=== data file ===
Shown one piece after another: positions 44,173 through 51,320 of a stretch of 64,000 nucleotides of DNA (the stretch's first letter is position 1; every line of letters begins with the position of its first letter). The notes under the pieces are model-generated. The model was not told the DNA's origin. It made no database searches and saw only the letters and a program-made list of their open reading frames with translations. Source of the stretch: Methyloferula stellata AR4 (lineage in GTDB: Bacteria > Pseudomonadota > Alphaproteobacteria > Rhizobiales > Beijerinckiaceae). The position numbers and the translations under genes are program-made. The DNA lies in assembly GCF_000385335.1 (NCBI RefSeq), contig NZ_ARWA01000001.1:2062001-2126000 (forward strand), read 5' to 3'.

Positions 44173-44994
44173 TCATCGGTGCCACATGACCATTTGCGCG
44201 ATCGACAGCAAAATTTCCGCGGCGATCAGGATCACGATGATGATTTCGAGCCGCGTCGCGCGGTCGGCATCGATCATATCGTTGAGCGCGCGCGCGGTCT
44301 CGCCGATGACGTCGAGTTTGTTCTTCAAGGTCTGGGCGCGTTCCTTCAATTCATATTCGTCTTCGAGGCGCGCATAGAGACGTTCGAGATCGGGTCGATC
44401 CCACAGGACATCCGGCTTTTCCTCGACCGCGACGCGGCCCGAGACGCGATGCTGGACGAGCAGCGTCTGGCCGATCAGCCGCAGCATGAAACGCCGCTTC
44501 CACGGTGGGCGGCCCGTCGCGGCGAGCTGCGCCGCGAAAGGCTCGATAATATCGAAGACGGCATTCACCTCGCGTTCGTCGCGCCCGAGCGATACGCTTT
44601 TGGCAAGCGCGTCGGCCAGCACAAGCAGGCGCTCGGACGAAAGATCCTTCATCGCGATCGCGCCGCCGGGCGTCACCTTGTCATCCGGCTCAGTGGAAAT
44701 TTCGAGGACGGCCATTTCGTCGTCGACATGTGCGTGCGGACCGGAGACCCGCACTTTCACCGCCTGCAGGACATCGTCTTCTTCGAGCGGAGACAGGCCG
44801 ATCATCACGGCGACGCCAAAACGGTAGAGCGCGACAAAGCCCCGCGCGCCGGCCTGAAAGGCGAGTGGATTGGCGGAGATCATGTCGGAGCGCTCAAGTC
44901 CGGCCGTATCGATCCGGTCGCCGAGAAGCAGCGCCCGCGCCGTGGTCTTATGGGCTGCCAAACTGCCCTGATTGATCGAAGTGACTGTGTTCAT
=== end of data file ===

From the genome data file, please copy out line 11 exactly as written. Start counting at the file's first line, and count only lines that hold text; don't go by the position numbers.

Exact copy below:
44901 CGGCCGTATCGATCCGGTCGCCGAGAAGCAGCGCCCGCGCCGTGGTCTTATGGGCTGCCAAACTGCCCTGATTGATCGAAGTGACTGTGTTCAT